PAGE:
By John R. Schirmer
Current and former cheerleaders, cheer parents and friends gathered in the Scrapper Room at Scrapper Stadium Thursday, May 24, at a reception to honor the coaches who guided Nashville cheerleaders from junior high through high school and prepared many for college cheer squads.
Susan Renfrow retired at the end of the academic year after being the cheer coach at Nashville High School for nine years. Stacy Purnell retired after 18 years as cheer coach at Nashville Junior High. Both will continue to teach in the Nashville School District, with Purnell at junior high and Renfrow transferring to elementary.
Purnell said she was hired as social studies and ESL teacher at NJHS 18 years ago. “I was on the beach and had a call from Jan Booker,” then the NJHS principal. “She asked if I’d consider coaching the cheerleaders. I didn’t know if I’d had sunstroke or what had happened,” she recalled.
The NJHS cheerleaders at that time practiced after school in the old gym.
To put things into perspective, current NHS teacher Lacy Gordon Britt was a ninth grader on Purnell’s first NJHS cheer squad.
“That was the start,” Purnell said. “I didn’t plan on doing this for 18 years, but I enjoyed it so much.”
When Purnell’s daughter Nancy Gail graduated, “I thought I’d stop, but I kept on.”
Purnell said she is “so excited about Darah Calico,” her successor. “She’s young and enthusiastic. She’s going to do great.”
Thursday night’s reception “was so wonderful. Jan Rebsamen and other cheer moms did a lot of work. It was very special to see all those girls” who turned out for the event.
Purnell thanked Athletic Director James “Bunch” Nichols and retiring
NJHS Principal Deb Tackett “for all their help. Thanks to our bus driver Tony Horn. I want to thank the cheerleader parents. We’ve been blessed with supportive, wonderful parents.”
There were many highlights for Purnell during her coaching career. Winning the Grand Champion Award tops the list, according to Purnell. “We are the only junior high to win Grand Champion. The Arkansas Cheer Coaches Association did it, then the Arkansas Activities Association made them stop” when it took over cheer competition in the state.
Purnell said her “biggest fear was leaving one of the girls behind [on a bus trip], but I never did”
When school begins in August, Purnell said she will miss coaching the squad, but “I’ll cheer them on from the stands.”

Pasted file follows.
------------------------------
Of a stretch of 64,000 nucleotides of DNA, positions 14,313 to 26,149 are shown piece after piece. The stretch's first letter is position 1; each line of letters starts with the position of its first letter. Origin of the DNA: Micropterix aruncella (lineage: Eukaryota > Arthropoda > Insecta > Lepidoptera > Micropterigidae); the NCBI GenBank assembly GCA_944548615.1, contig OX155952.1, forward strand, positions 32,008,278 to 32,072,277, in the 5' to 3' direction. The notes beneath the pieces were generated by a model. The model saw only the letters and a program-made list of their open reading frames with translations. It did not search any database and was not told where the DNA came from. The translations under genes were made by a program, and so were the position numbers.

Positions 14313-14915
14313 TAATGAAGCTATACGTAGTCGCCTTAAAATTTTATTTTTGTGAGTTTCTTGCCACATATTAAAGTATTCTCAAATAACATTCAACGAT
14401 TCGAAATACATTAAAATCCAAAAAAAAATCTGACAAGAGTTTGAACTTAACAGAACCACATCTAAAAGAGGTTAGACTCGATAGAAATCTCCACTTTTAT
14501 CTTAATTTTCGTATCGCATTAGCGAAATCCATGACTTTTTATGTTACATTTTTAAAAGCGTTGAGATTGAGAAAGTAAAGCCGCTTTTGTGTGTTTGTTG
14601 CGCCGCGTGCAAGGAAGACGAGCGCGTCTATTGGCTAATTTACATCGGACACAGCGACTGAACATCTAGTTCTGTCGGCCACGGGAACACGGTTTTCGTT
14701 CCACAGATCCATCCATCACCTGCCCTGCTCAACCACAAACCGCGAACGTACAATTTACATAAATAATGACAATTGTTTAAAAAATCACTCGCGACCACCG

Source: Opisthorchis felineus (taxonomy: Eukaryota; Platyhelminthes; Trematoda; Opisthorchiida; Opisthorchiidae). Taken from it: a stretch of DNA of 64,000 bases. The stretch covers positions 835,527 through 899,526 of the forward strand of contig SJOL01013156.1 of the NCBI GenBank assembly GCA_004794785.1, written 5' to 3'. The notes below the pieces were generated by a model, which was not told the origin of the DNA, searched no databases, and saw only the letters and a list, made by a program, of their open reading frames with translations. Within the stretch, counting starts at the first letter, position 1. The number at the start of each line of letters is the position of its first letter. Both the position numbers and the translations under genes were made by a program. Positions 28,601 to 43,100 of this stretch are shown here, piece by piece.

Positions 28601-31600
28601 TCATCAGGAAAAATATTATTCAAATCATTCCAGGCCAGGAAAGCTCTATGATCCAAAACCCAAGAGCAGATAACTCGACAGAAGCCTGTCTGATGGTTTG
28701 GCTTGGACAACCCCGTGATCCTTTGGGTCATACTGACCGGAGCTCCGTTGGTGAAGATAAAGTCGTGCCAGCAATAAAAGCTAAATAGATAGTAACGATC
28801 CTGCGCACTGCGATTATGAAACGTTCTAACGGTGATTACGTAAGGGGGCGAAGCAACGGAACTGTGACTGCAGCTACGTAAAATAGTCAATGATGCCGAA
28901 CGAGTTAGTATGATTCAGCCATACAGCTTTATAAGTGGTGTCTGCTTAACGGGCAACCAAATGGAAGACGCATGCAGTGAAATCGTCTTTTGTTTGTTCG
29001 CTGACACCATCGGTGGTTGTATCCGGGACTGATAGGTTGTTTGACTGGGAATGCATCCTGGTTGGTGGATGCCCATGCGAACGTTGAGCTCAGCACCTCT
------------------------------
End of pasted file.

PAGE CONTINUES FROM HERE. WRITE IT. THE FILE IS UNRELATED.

Renfrow joined the ranks of cheer coaches “when Kim Slayton became assistant principal” at NHS. “She wanted me to be EAST facilitator and cheer coach.”
Renfrow had helped former Coach Anita Stuckey and “had two girls who cheered,” daughters Sara and Shelby.
Nashville won three state cheerleading championships during Renfrow’s tenure, including 2013 and back-to-back titles in 2016 and 2017. Nashville was the runner-up squad in 2015 and finished third in 2014.
Fourteen of Renfrow’s girls have gone on to cheer in college, including Monique Flores and Breanna Peebles from the class of 2018. Flores will cheer at Henderson State; Peebles at Southern Arkansas.
Renfrow said a highlight of her career was “just the pride in the girls, knowing that when we went somewhere, Nashville would be well represented. Other squads look to Nashville. The program is well respected and has a long line of great coaches like Mrs. Stuckey, Stacy at junior high, Kim. Nashville is one of the best year after year.”
With her coaching career concluded, Renfrow said she will “miss the girls. I’ll miss getting ready for competition,” even though she admits to being nervous on competition day.
Renfrow said she loved “watching them learn new skills. It’s so exciting.”
She plans to go to Nashville games and watch the new squad perform. She also plans to attend competition. “Once they start, I think it will be easier. The transition is terrible,” she said.
Overall, “It’s been fun. The good outweighs the bad by a ton. We had fabulous parents, good kids and an administration that supports us and trusts us to make good decisions,” Renfrow said.